Property rules will take billions from local councils and put them into super-rich investors’ pockets

Poorer Londoners are set to lose out

Rules that came into effect in December will cost councils billions, it has been claimed.

Super-rich property investors and developers are benefitting from the rule, which means if a company has built affordable housing in the past, it is exempt from building affordable housing in a new development.

Previously, any new housing development needed to have a section of affordable housing included, or at least the developer needed to pay the local council to build affordable homes elsewhere.

However, the new rules mean if the developer is converting an empty building and has contributed to the cost of affordable housing in the past, it need not pay on this occasion.

John Walker, director of planning at Westminster council, told The Guardian: “There will be some sites where we get absolutely nothing.

“On a forthcoming scheme we agreed that £9.1m was viable and we would lose all of that as a result of the vacant building credit. On just three schemes we consented [in a planning meeting] on 13 January we lost £29m. It is insane.”

Westminster alone is predicting to lose £1bn as a result of the change, but it will potentially affect all councils in England.

Rich investors are gaining millions from the change. For example, Qatar’s ruling family could be set to make thousands, if not more, in their £3bn redevelopment of Chelsea barracks.

In January, the Abu Dhabi Investment Council cut their contribution from £17.9m to just £9m on the 20 Grosvenor Square development.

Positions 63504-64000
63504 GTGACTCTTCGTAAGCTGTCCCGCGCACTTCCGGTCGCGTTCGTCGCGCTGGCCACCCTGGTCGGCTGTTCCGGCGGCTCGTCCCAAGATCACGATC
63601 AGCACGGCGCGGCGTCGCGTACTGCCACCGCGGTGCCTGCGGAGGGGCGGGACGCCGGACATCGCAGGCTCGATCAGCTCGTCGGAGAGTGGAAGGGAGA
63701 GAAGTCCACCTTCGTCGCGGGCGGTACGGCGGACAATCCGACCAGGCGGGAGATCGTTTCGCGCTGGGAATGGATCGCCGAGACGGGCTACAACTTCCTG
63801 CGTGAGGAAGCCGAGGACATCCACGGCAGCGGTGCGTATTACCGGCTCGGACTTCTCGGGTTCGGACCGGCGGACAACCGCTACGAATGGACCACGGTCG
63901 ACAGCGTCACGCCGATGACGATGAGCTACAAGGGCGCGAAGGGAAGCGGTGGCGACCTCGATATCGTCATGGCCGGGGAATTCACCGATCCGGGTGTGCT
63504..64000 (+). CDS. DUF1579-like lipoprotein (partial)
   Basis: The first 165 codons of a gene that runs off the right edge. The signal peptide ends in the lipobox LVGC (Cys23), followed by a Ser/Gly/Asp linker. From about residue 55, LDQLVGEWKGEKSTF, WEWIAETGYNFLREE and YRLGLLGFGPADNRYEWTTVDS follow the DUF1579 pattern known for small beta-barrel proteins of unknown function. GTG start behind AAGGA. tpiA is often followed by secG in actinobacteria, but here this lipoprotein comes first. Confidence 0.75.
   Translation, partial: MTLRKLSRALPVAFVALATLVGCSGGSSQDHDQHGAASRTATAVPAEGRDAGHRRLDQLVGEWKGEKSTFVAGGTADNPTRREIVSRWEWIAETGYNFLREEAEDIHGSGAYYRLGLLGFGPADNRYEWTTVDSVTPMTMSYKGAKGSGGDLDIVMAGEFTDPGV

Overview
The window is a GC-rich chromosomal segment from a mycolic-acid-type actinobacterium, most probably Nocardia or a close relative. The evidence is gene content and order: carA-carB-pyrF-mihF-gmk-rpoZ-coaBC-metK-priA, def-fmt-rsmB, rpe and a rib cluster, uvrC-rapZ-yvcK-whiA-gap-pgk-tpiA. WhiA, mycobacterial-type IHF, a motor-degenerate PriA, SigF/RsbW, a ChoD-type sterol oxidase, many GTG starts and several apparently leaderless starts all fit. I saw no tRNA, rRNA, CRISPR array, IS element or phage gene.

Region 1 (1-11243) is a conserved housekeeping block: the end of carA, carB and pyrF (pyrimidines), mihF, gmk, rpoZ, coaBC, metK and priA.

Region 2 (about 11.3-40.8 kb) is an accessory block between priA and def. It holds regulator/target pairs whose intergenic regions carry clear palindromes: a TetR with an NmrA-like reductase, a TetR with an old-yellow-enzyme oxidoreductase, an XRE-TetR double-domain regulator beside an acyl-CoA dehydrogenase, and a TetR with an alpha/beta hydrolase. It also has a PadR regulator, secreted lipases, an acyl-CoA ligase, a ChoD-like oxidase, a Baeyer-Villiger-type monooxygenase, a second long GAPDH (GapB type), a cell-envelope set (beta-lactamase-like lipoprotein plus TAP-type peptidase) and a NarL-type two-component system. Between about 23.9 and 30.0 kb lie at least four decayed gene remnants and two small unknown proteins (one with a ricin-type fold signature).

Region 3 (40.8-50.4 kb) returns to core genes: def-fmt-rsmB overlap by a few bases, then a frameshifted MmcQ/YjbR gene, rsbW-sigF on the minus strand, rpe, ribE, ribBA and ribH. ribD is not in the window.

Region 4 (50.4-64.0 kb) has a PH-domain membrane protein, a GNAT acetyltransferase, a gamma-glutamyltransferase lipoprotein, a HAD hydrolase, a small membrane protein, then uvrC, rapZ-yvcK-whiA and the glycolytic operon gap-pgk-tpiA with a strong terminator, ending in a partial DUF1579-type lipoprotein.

This comes as thousands of people took to the streets at the weekend protesting about the lack of adequate housing in London and the spiralling cost of renting.

Protestors were demanding more council homes, control of private rents and to stop the demolition of properties on 70 estates.


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Readers' comments (2)

  • Actually its a stupid and unfair tax - at the end of the day its not the developer that pays but the buyer (added to the cost of the home) - and that might not be a super rich person but your average John and Jane public buying their own home.

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  • Brian M is right. Developers aren't going to forfeit profits in order to pay for social housing. Why should they?

    In 1953, the UK Government built 220,000 homes. Since Thatcherism, the idea that the state is responsible for making sure that there is quality housing available for everyone to rent has been completely sidelined.

    Instead, successive Governments have come up with useless ideas that try to force developers to take on the responsibility.

    With the power that the constructino companies wield - especially with a Tory-led coalition - Governments won't do anything to upset developers. That explains why new rules like this successively let them off the hook.

    Meanwhile, the number of homeless and people in temporary accommodation steadily grows.

    Isn't it obvious to everyone that social housing is not something that can be left to the private sector? It is a Government responsibility.

    The market has failed. Time to return to a socialist approach.

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